I want to say that I loved the Divergent series (trilogy by Veronica Roth) but it wouldn’t be true. I loved Divergent, whereas Insurgent was too “slow” and had a few to many plot twists. I was shocked, then sad, when [SPOILER REMOVED] near the end of Allegiant – smart move, Veronica.
Starting from the beginning. In a dystopian future, Chicago is isolated and its citizens are split into five personality based factions. At the age of sixteen everyone go through a test to see which faction will suit them best, and thereafter choose where they want to live the rest of their lives. A person (such as our protagonist, Tris) who don’t get univocal test results, but are partly suitable for more than one faction is seen as a threat to society and is forced to keep their divergence hidden.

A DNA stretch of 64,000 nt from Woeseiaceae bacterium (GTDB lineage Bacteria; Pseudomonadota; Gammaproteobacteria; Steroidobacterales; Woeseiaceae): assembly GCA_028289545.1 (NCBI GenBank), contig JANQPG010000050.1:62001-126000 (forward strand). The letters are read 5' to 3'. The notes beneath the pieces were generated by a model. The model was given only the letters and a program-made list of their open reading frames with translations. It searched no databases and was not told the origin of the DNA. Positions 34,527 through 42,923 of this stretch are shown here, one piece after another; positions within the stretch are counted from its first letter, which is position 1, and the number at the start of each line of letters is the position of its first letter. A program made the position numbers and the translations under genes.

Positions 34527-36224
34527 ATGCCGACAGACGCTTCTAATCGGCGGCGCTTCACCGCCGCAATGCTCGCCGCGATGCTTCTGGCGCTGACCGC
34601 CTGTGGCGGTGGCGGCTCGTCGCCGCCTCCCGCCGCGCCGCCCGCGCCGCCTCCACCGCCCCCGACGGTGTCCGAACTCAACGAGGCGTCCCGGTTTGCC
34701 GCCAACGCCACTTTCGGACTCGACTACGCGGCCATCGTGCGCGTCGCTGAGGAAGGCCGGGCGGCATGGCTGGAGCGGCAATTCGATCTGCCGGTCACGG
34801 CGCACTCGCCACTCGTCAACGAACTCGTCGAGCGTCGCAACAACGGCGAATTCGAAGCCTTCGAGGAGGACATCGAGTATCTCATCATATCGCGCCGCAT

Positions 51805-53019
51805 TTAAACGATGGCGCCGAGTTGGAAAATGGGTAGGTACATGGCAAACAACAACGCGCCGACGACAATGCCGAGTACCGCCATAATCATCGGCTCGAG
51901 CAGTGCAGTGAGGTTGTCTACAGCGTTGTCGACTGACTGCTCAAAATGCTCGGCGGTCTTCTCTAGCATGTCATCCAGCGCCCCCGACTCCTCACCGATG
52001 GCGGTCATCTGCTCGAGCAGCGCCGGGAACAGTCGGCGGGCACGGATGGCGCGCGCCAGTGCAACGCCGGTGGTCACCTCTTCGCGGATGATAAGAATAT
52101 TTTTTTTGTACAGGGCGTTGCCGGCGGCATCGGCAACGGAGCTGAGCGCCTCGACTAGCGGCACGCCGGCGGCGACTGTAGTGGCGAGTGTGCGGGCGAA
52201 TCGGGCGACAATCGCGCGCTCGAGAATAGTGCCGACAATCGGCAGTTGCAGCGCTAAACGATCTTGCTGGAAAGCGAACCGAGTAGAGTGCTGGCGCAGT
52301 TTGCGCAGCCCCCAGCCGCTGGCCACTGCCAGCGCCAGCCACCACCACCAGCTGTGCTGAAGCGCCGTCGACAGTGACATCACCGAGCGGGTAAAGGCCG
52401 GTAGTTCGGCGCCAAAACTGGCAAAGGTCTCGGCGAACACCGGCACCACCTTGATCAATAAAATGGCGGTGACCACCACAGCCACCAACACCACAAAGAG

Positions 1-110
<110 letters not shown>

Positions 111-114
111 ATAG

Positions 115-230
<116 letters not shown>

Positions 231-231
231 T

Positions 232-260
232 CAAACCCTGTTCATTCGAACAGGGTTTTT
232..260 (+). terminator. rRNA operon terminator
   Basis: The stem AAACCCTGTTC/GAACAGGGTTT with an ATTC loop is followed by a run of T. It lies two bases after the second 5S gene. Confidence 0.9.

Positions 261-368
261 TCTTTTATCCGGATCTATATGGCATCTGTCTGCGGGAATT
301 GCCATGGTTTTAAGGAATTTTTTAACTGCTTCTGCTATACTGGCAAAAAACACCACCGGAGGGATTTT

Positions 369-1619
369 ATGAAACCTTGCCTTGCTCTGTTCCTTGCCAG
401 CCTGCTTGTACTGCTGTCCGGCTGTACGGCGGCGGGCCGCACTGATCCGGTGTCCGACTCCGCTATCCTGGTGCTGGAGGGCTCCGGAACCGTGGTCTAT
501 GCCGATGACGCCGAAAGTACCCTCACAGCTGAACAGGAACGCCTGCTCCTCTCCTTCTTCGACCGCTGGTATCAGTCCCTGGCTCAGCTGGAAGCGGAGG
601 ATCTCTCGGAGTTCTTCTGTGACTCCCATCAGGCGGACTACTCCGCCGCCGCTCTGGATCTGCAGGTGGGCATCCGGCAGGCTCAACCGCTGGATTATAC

That makes well needed social criticism – the world has a sad habit of sorting people into narrow compartments, and those who don’t fit are miserable outcasts. In order to make this spoiler-free I can’t tell you how – at the very end of Insurgent – this allegory is given a new layer, one that I don’t entirely understand.
Love, friendships and enmity add new layers to the story, making it a whole lot better. Throughout the books these relationships develop, and as we get to know the characters better more complications occur. We loose characters we love, and we realize that those we hate aren’t all that bad.
Roth has a way of writing, that through surprises and cliff hangers keep me constantly on tip-toes and longing for more. It’s a common technique and she is a master.